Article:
Collaboration is key to rebuilding coral reefs

  Last updated August 13, 2020 at 4:39 pm

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But reef restoration also needs the reduction of what’s causing the coral to die in the first place.


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A research assistant at the ENGO Corales de Paz (Mariana Gnecco) is cleaning the rope coral nursery with a sophisticated cleaning tool, at San Andres, an island in the Colombian Caribbean. Credit: Corales de Paz.


The most successful and cost-effective ways to restore coral reefs have been identified by an international group of scientists, after analysing restoration projects in Latin America.


The University of Queensland’s Dr Elisa Bayraktarov led the team that investigated 12 coral reef restoration case studies in five countries.


“Coral reefs worldwide are degrading due to climate change, overfishing, pollution, coastal development, coral bleaching and diseases,” Bayraktarov says.




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“Coral reef restoration – or rebuilding what we have lost – may become critical, especially for coral species that are threatened with extinction.


“Much of this work is led by environmental non-Government organisations (ENGOs), tourism operators, community groups, national resource management groups and governments who rarely publish their great depth of knowledge.


“So we decided to bridge the gap between academia, ENGOs and other groups that restore coral reefs.”


The research has been published in PLOS One.


Successful projects also offer socioeconomic benefits


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A fully-grown Acropora sp. coral, which has been grown in a nursery and is now thriving at the reef of San Andres, Colombia. Credit: Corales de Paz.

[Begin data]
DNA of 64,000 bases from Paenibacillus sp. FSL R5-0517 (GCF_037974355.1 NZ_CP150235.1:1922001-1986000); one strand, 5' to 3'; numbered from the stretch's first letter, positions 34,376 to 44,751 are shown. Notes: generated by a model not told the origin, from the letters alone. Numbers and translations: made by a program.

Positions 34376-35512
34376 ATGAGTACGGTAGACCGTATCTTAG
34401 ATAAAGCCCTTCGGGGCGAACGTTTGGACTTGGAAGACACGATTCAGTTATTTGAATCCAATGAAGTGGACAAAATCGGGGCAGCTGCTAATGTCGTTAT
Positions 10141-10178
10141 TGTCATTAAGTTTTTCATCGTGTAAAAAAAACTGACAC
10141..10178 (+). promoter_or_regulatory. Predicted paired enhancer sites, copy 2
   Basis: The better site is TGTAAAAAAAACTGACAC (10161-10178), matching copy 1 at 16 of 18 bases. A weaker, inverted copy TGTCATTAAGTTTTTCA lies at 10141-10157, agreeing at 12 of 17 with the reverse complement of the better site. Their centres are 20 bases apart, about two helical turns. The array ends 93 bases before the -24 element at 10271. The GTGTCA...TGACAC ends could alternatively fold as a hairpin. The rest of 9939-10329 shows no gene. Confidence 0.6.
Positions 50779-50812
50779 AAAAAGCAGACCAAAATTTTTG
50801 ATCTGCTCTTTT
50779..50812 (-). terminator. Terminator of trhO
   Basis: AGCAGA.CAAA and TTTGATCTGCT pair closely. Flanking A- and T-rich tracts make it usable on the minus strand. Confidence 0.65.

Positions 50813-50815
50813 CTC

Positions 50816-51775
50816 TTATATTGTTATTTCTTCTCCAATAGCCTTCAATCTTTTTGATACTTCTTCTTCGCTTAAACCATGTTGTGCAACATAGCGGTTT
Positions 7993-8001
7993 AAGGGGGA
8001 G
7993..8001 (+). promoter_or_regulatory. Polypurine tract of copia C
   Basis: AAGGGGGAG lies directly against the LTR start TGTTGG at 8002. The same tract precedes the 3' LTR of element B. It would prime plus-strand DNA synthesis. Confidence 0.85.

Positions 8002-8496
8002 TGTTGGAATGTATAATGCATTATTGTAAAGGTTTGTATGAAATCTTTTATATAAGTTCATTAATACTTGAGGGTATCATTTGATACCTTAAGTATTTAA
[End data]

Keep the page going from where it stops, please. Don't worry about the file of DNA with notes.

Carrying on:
The researchers analysed the motivations and techniques used for each project, providing estimates on total annual project cost per unit area of reef restored, project duration and the spatial extent of interventions.


The team found the most successful projects had high coral survival rates or an increase in coral cover, but that they also offered socioeconomic benefits for their surrounding communities.


“Projects that train local fishermen or recreational divers to participate in restoration, or engage with dive operators or hotels to support the maintenance of the coral nurseries, were much more effective and long-lived,” Bayraktarov says.


“We also found that coral reef restoration efforts in Latin American countries and territories were cheaper than previously thought – with the median cost of a project around US$93,000 (~AUD$130,000) to restore one hectare of coral reef.


“The projects also had run for much longer than assumed, with some active for up to 17 years.


“And best of all, an analysis of all the studied projects revealed a high likelihood of overall project success of 70 per cent.”


Diversity of techniques could encourage others to carry out similar work


Co-author Dr Phanor Montoya-Maya, director and founder of the Colombian-based organisation Corales de Paz, said he was excited about the project’s collaborative nature.




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“Twenty-five Latin-American coral reef restoration scientists and practitioners from 17 institutions in five countries worked on this research,” he says.


“We wanted to showcase the efforts of Spanish-speaking countries that depend on their local coral reefs to the global coral reef restoration community.


“And to share the diversity of objectives, techniques, tools used, and methods to measure success in Latin America to encourage others to carry out similar work.


“We’re providing critical project information – such as total annual project cost per unit area of reef restored, spatial extent of restored site and duration – on how to best save our degraded reefs.


“Collaboration and communication is helping make their futures brighter.”


Restoring reefs requires removal of causes


Reef restoration will also require the reduction of the root causes of coral reef deaths. University of Queensland researchers recently also found that significant amounts of pesticides are being discharged to the Great Barrier Reef.


“We found 99.8 per cent of the samples contained pesticide mixtures with up to 20 pesticides in any single water sample,” says Michael Warne, who led that research published in the journal Environmental Pollution.


“The issue with having mixtures of pesticides is that as the number of pesticides increases the impact to aquatic ecosystems generally increases.


“While I knew many water samples would contain mixtures, I was shocked to find that essentially every sample contained mixtures of pesticides.”


Action is also required to tackle climate change. Rising temperatures, ocean acidification and altered currents can all lead to coral bleaching and diseases.


The Great Barrier Reef has bleached three times in the last five years.


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